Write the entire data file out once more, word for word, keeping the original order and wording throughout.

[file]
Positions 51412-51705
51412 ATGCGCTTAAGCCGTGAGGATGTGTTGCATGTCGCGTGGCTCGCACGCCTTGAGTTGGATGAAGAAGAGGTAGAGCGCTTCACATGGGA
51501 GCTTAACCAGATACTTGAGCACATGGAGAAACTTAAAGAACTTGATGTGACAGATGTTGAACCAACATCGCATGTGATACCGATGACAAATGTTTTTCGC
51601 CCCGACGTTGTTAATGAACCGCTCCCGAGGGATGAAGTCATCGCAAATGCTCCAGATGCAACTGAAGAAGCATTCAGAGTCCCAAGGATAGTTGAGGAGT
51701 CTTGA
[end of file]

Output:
Positions 51412-51705
51412 ATGCGCTTAAGCCGTGAGGATGTGTTGCATGTCGCGTGGCTCGCACGCCTTGAGTTGGATGAAGAAGAGGTAGAGCGCTTCACATGGGA
51501 GCTTAACCAGATACTTGAGCACATGGAGAAACTTAAAGAACTTGATGTGACAGATGTTGAACCAACATCGCATGTGATACCGATGACAAATGTTTTTCGC
51601 CCCGACGTTGTTAATGAACCGCTCCCGAGGGATGAAGTCATCGCAAATGCTCCAGATGCAACTGAAGAAGCATTCAGAGTCCCAAGGATAGTTGAGGAGT
51701 CTTGA